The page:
Monday, March 12, 2007

Exploring the Digital Divide

While I don't typically comment on issues of technology, this article really struck me as interesting. I was amazed to see the estimate of 750 million people accessing the internet in 2007. While this number itself is not particularly interesting, when compared to the world population of six billion, it represents an extreme disparity of access to a revolutionary technology that consumes much of our daily lives in the Global North. It is hard to make the argument that the internet is democratizing public discussion when less than eleven percent of the world has accessed it in the past year. It is hard to imagine what perspectives we are missing out on and what analysis could be brought to bare that would inform world opinion in a fundamentally different way. It could be argued that those who are in the most need of having their voice heard are silenced by this extreme digital divide.

Arguably more important than having your voice heard is the access to information that the internet allows. The ability to find information and analysis on an infinite range of issues is what keeps most of us logged on as we go about our daily lives. An overwhelming majority of the world lacks access to the wealth of informational resources that the internet provides.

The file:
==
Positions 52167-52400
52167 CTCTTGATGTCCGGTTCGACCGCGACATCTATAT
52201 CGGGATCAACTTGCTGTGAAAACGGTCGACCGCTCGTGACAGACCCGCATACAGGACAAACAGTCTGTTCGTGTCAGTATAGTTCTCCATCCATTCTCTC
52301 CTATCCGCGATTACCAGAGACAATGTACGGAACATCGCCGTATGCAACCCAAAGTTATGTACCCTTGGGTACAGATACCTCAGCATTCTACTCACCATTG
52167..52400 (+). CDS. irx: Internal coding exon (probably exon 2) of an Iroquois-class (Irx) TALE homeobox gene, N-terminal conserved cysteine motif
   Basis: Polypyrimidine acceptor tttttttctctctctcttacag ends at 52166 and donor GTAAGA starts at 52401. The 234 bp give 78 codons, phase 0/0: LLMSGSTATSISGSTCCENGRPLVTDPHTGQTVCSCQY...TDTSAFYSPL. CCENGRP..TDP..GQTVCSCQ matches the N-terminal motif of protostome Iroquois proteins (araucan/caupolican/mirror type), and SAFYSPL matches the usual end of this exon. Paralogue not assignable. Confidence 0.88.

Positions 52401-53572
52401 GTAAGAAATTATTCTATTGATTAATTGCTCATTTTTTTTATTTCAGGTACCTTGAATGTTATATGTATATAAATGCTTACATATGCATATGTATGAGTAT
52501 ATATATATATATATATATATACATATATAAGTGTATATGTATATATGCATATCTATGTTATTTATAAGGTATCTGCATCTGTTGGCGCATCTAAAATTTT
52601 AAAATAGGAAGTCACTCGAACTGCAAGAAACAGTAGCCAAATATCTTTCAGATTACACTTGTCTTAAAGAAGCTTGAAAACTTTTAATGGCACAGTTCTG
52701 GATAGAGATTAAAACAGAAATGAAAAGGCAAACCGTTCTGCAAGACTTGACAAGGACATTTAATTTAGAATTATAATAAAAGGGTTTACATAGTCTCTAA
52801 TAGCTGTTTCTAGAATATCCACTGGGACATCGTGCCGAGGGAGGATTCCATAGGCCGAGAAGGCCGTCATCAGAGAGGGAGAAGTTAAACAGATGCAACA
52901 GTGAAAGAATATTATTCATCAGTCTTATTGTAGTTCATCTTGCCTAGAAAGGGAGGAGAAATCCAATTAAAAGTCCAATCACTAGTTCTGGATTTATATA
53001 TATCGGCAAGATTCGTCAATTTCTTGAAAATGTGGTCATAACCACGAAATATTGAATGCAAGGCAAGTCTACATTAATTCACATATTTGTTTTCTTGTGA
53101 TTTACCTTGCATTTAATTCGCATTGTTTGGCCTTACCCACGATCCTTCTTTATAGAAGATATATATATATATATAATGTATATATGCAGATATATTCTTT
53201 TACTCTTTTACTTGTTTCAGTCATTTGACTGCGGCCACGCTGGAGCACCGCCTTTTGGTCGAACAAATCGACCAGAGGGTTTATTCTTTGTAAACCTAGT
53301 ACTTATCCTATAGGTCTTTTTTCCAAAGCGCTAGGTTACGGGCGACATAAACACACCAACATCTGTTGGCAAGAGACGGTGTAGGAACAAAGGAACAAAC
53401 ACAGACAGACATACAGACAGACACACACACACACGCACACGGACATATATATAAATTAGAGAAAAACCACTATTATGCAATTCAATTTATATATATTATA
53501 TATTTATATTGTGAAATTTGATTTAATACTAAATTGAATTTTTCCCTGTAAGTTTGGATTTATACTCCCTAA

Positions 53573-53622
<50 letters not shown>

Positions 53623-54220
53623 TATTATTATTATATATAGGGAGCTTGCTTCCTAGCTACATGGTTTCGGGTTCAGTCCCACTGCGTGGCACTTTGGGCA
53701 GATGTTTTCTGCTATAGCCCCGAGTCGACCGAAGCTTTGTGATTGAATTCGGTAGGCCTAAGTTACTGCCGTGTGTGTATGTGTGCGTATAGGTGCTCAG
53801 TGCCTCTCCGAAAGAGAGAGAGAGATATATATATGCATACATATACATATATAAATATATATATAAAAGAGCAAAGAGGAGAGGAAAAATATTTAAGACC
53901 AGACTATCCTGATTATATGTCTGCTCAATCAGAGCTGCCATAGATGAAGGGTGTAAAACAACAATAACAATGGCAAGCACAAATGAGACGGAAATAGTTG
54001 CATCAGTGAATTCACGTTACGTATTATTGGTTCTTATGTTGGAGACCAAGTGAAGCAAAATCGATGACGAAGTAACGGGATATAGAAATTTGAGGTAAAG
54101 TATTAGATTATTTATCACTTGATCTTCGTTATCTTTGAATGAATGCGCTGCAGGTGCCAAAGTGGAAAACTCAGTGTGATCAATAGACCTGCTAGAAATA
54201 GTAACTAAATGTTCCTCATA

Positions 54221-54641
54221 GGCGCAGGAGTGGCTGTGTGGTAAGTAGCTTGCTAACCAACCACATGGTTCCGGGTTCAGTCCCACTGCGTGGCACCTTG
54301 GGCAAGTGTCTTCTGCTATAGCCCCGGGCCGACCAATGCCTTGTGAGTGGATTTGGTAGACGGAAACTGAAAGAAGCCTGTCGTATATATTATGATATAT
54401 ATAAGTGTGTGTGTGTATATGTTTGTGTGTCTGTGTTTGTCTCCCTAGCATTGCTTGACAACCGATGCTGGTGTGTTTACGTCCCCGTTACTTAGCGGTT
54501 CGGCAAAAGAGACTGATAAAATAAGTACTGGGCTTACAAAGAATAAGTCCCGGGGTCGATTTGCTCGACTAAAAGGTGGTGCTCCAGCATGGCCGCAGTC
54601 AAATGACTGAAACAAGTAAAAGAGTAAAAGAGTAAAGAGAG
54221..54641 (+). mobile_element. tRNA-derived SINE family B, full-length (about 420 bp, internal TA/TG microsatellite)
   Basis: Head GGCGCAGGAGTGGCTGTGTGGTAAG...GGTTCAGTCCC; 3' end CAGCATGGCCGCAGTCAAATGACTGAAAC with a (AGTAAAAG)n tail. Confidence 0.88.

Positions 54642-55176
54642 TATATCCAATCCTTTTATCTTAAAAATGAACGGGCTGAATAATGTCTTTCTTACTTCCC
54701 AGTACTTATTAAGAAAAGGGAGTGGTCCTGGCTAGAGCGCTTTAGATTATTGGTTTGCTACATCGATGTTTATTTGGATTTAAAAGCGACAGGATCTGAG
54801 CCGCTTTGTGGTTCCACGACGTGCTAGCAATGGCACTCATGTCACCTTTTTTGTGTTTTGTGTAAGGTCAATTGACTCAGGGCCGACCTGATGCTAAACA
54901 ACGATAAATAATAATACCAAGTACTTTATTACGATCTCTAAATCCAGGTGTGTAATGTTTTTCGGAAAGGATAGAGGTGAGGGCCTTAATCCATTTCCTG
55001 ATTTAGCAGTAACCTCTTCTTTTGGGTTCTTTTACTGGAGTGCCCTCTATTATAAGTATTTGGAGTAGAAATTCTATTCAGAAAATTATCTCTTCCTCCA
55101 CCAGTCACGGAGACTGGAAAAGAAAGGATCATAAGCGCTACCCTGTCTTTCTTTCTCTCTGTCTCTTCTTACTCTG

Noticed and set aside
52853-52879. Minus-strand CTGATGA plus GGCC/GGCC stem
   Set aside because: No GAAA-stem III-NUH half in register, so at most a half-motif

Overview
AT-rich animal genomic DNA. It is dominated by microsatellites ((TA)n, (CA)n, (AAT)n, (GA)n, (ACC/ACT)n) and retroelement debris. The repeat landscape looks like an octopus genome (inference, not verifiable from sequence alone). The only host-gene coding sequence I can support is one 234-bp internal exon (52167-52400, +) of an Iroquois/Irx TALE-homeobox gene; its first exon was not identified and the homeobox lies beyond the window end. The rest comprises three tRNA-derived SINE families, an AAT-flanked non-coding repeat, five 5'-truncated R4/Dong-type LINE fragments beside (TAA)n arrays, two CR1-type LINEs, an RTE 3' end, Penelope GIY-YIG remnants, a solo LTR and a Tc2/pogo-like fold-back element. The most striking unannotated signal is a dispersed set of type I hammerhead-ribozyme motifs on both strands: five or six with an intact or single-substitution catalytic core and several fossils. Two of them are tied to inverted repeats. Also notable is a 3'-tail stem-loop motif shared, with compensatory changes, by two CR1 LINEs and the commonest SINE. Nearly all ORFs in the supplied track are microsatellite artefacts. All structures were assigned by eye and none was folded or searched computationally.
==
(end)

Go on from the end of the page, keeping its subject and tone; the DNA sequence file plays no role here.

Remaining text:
One promising intervention to close this gap comes from the One Laptop per Child movement. By creating a rugged laptop that costs about one hundred dollars to create, MIT and other groups are working to close this significant disparity. While one hundred dollars is prohibitively expensive for individuals all over the world (over one billion of which make less than one dollar a day), donors have been spurned into action to buy these laptops for distribution around the world. While this in no way addresses the structural and social forces that created this inequality, it can be seen as a step in the right direction.

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